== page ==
In addition, God revealed what he values through the Sinai covenant (Exodus 20:1–24:18). The Ten Commandments (Exodus 20:2–17; Deuteronomy 5:6–21) were affirmed by Jesus as a faithful summary of God’s moral values (Matthew 5:17–47), and they continue to shape social values and legal systems today. God also revealed what he values through the dietary regulations (Leviticus 11:1–47) and worship regulations (Leviticus 1:1–9:24; 16:1–34; 21:1–25:55) that were given to the ancient Israelites. Those regulations emphasized God’s holiness and his desire for his people to be holy (Leviticus 11:44). When Jesus came to earth, he taught that while actions are important, God is more concerned with the heart (Matthew 5:17–47; 15:18–20). God desires that we love him, trust him, obey him and imitate his character in our interactions with others by being compassionate, loving and forgiving.
So how can we approach such a holy God? Access to God is only through faith in Jesus Christ (John 14:6; Romans 5:1–2; Ephesians 2:13–18; 3:12). Christ suffered once for sins, the righteous for the unrighteous, to bring [us] to God (1 Peter 3:18). Let us then approach God’s throne of grace with confidence, so that we may receive mercy and find grace to help us in our time of need (Hebrews 4:16).
Question Four: Why does God allow bad things to happen? (Deuteronomy 31:16–21)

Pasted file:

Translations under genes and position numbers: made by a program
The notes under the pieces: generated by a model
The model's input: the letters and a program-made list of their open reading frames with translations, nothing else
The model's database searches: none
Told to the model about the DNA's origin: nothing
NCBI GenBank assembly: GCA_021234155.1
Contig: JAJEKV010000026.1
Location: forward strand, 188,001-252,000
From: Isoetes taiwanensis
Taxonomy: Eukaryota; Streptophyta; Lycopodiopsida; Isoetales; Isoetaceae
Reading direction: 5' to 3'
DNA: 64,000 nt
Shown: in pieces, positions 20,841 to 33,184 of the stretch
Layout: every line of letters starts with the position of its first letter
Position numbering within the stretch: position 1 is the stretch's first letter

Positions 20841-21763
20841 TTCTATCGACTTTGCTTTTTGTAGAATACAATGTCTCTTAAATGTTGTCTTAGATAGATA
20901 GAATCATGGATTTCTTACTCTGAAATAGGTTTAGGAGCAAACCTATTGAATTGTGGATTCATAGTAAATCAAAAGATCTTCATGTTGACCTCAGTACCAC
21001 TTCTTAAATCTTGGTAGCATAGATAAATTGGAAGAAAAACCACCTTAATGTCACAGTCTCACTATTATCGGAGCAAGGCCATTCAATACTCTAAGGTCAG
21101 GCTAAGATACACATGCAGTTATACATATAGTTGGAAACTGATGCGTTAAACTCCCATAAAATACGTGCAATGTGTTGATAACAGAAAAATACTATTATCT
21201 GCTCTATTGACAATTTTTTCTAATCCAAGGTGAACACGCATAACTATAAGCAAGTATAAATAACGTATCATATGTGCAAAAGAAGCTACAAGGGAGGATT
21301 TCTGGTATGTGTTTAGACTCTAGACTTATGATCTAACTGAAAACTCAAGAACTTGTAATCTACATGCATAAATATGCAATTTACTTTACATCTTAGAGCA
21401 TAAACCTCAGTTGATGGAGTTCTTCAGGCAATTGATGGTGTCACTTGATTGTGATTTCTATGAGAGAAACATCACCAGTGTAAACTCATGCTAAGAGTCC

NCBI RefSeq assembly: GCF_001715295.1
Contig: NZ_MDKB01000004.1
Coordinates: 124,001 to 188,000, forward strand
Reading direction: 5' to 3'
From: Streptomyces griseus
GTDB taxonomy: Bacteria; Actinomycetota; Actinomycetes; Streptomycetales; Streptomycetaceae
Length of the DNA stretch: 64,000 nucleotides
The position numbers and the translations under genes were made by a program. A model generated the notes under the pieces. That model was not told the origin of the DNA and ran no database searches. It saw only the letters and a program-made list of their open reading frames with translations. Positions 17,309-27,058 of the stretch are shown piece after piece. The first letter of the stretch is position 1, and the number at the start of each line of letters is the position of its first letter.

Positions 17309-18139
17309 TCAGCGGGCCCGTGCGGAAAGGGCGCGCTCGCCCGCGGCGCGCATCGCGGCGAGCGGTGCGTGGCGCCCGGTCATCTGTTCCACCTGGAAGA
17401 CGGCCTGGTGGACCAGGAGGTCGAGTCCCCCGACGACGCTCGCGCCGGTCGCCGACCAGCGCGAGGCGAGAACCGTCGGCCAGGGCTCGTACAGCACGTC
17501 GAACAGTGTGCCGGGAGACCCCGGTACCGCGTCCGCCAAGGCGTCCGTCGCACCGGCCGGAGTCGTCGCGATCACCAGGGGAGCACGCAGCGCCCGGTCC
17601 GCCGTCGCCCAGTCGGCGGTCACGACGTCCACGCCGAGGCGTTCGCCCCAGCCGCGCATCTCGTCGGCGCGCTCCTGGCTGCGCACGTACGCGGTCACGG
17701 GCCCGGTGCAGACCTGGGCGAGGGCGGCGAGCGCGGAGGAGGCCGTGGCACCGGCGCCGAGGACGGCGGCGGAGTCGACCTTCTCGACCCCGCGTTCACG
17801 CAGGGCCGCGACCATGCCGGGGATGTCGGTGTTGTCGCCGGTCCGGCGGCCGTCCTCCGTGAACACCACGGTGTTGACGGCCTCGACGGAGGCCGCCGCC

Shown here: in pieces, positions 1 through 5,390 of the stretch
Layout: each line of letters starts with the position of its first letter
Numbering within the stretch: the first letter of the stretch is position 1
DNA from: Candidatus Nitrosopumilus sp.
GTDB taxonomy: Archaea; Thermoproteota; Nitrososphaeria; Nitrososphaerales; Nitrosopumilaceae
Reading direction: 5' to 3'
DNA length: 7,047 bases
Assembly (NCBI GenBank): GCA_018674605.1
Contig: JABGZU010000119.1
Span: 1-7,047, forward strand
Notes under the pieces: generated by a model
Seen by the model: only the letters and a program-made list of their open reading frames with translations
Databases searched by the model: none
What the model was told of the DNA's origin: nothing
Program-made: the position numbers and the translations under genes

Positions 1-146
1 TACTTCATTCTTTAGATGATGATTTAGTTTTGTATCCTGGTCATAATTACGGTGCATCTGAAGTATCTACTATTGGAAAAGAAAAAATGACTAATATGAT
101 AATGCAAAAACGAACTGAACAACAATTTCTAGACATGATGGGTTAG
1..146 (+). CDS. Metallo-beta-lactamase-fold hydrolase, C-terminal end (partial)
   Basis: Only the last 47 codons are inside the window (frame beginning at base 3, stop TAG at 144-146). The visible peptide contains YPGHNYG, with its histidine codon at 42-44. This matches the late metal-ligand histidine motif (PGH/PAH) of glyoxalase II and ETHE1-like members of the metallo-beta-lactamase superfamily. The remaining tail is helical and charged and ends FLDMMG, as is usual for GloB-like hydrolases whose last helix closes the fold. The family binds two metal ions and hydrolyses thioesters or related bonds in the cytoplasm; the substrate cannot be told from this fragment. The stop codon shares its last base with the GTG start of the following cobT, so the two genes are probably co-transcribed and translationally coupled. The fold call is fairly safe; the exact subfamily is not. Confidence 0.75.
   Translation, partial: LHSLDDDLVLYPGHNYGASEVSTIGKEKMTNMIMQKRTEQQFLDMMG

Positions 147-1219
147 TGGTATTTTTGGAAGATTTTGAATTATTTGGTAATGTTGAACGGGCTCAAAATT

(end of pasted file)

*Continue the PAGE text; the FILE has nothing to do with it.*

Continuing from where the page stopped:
No one knows the mind of God, except for God himself. He is infinite; we are finite. We are not entirely clueless about his character, however, because God speaks to us through his Word. According to the Bible, one reason bad things happen is because the whole world is under the control of the evil one (1 John 5:19). That’s why Jesus taught us to ask God to deliver us from the evil one when we pray (Matthew 6:13). Even in the Garden of Eden — in paradise, before Adam and Eve partook of the forbidden fruit — Satan was already there, waiting to tempt them to disobey God (Genesis 3:1–6).
Another reason bad things happen is because people sin. The reason why God allows people to sin and be tempted to sin is not for us to know — at least for now (Deuteronomy 29:29). What we do know is that when bad things happen, we should not rage against God. To revolt against God is to fall prey to the devil. The devil is a liar (John 8:44) and wants us to believe that God is blameworthy. But the Bible says that God is light; in him there is no darkness at all (1 John 1:5). God is not the enemy; Satan is the enemy. Through his Spirit God empowers us to war against the enemy by following Jesus Christ, our Lord and Savior — during good times and bad times.
Question #5 coming soon – 9/23/2019